Spring may have arrived in NZ but the supermarket shelves are looking pretty bare and sad lately, due to the diabolical winter we've had. Everywhere I go there are signs at the produce stands apologising for lack of stock and many shelves are devoid of their usual veges. Of course you can get some - if you're willing to pay through the nose for them. For example the supermarket today was advertising $4 each for a head of broccoli sent over from Australia! I haven't met anyone willing to pay those prices yet, I've actually been buying mine frozen. The weather has really taken its toll on local growers. Bombay (not India, but just south of Auckland!) is usually a prolific market garden area but as you drive past all you can see are field upon field of weather-rotted crops. Even some of the popular roadside stores have been forced to close as they simply don't have anything to sell. Very sad, I can't begin to imagine how all these awful winter months have affected their livelihoods but on a much smaller scale I know how it has affected us. For the first time since we started growing our own food, our vege garden is empty! Well, not empty exactly but full of wasted plants that we can't eat. We have discovered that vege gardens don't do too well in floods - although at one stage we did contemplate growing rice to help out with the global crisis, the conditions were certainly ideal!
So with nothing in the garden and nothing affordable on the shelves I can finally say that we are starting to feel the pinch of food prices along with everyone else. Noel spent the weekend the garden, ripping everything out and starting again, such as the pitiful broccoli plants which only grew to a couple of inches high before coming to a head and going to seed. Even the invincible silverbeet crop is no more, having been drowned after days of endless rain. I can't wait for our garden to be up and running again! Unfortunately it's going to take a little time - and no doubt a few $21 Challenges to see how creative I can be with other stuff instead. Fortunately the hens have all come through their winter hiatus and we have eggs coming out of our ears at the moment, so I guess we are still growing some of our own food at least. Ali has also decided he wants to grow his own food too so his Dad gave him some tomato and bean seeds. Unfortunately we didn't realise until too late that he has planted them all along the driveway, rather than in a decent patch of soil!
Noel's birthday was on Tuesday and he celebrated not only that but the opening of the scallop season by going out fishing with his mates. They caught enough fish to feed us all for three days, although nobody seems to have told the scallops that it's scallop season yet, the boys had just one each! It's been a busy week or so, with all sorts going on. There's been rugby meetings, prizegiving to organise and cross country for both the boys, both of whom did extremely well, Liam in particular. I thought it was a bit unfair that having just turned 12 he had to race the 2km course with the 13 year olds but he beat all of them except one!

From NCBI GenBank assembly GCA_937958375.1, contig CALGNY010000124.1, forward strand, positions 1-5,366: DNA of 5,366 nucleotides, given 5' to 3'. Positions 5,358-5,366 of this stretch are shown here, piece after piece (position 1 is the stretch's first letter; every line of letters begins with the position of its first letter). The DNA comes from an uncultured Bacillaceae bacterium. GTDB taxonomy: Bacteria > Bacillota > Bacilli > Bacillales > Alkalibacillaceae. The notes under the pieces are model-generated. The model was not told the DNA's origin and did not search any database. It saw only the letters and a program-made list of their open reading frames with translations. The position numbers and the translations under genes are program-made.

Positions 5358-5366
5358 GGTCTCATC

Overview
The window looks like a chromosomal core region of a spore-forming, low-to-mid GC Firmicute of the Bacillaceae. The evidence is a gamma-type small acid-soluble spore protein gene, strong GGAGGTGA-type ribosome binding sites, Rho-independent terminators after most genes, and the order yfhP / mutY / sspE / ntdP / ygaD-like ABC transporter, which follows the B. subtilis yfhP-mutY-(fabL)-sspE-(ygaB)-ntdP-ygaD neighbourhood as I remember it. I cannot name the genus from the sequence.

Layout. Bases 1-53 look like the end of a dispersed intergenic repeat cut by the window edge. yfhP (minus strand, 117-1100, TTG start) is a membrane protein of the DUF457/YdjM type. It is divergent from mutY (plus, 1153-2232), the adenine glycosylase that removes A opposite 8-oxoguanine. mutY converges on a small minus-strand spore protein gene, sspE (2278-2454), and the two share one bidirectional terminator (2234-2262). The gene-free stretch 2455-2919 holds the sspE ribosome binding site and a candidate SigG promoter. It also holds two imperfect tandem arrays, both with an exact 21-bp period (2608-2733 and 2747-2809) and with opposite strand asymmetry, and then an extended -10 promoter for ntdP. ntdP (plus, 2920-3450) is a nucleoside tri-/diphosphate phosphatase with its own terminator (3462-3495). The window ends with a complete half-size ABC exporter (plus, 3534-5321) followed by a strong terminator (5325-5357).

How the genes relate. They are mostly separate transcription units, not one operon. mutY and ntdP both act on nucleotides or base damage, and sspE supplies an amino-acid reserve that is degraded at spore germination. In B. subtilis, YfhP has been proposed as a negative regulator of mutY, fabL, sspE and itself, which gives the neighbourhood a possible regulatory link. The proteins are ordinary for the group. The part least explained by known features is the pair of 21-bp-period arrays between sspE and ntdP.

I'm still keeping up the exercise and have lost 5kg so far, which was much needed. I still have plenty more to go but I'm really enjoying it and have got into a comfortable routine. Rugby season has finally finished but there's no danger of being bored, I've been asked to sing in a concert to raise money for cancer research and am about to begin training to become a qualified Tae Bo instructor! For those unfamiliar with Tae Bo, it's a cross between kickboxing and Taekwon Do and is done to music. Very cool! Although heaven knows what sort of instructor I'll make, I hate telling anybody what to do!
This week's goal is to throw myself back into the frugal lifestyle. Well, it's not even as though I've even forgotten it in the first place actually, I've just been so busy sorting out my wardrobe and fighting the flab that I feel I have some catching up to do on the other stuff, like trying out new things from the Vault. I loved the recent Hint of the Week about going without something every day of the week. Sounds to me as though it's not really going without at all, more like improving your quality of life while saving money at the same time - what could be better?
Talking of quality of life, the time has sadly come for Percy, our dear 14 year old cat to be put to sleep. He's curled up on his bed beside me at the moment, snoring his head off. It makes me smile every time I hear it but he's not at all well. The kindest thing I can do for him now is to let him go but we'll all miss the funny we chap (even Noel, who doesn't like cats). Our orchard is filling up with memorial trees much faster than I would like!